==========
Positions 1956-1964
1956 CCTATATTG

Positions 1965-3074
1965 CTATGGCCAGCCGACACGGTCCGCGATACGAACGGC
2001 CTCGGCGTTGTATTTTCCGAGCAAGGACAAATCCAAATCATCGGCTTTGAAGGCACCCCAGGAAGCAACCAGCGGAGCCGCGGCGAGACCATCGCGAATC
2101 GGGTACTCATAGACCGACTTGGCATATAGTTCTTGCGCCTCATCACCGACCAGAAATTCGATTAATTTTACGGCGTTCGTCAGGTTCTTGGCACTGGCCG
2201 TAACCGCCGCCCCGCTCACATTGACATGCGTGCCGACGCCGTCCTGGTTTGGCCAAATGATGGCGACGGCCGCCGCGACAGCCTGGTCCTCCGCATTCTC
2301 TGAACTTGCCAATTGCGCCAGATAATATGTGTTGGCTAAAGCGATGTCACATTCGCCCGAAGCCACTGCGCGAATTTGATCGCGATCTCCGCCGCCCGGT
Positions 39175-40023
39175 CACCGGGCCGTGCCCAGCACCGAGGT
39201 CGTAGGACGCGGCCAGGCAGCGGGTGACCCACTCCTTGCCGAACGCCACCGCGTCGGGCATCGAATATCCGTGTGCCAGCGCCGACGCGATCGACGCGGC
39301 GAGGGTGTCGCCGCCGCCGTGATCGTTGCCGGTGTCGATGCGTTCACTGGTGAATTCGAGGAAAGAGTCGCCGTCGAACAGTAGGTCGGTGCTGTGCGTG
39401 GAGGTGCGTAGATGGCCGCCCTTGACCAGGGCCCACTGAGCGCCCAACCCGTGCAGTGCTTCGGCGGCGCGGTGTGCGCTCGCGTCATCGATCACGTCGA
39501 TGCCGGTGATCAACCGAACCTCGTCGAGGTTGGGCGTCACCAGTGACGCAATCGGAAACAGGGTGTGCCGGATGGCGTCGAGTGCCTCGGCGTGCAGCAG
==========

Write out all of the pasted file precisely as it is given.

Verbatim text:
Positions 1956-1964
1956 CCTATATTG

Positions 1965-3074
1965 CTATGGCCAGCCGACACGGTCCGCGATACGAACGGC
2001 CTCGGCGTTGTATTTTCCGAGCAAGGACAAATCCAAATCATCGGCTTTGAAGGCACCCCAGGAAGCAACCAGCGGAGCCGCGGCGAGACCATCGCGAATC
2101 GGGTACTCATAGACCGACTTGGCATATAGTTCTTGCGCCTCATCACCGACCAGAAATTCGATTAATTTTACGGCGTTCGTCAGGTTCTTGGCACTGGCCG
2201 TAACCGCCGCCCCGCTCACATTGACATGCGTGCCGACGCCGTCCTGGTTTGGCCAAATGATGGCGACGGCCGCCGCGACAGCCTGGTCCTCCGCATTCTC
2301 TGAACTTGCCAATTGCGCCAGATAATATGTGTTGGCTAAAGCGATGTCACATTCGCCCGAAGCCACTGCGCGAATTTGATCGCGATCTCCGCCGCCCGGT
Positions 39175-40023
39175 CACCGGGCCGTGCCCAGCACCGAGGT
39201 CGTAGGACGCGGCCAGGCAGCGGGTGACCCACTCCTTGCCGAACGCCACCGCGTCGGGCATCGAATATCCGTGTGCCAGCGCCGACGCGATCGACGCGGC
39301 GAGGGTGTCGCCGCCGCCGTGATCGTTGCCGGTGTCGATGCGTTCACTGGTGAATTCGAGGAAAGAGTCGCCGTCGAACAGTAGGTCGGTGCTGTGCGTG
39401 GAGGTGCGTAGATGGCCGCCCTTGACCAGGGCCCACTGAGCGCCCAACCCGTGCAGTGCTTCGGCGGCGCGGTGTGCGCTCGCGTCATCGATCACGTCGA
39501 TGCCGGTGATCAACCGAACCTCGTCGAGGTTGGGCGTCACCAGTGACGCAATCGGAAACAGGGTGTGCCGGATGGCGTCGAGTGCCTCGGCGTGCAGCAG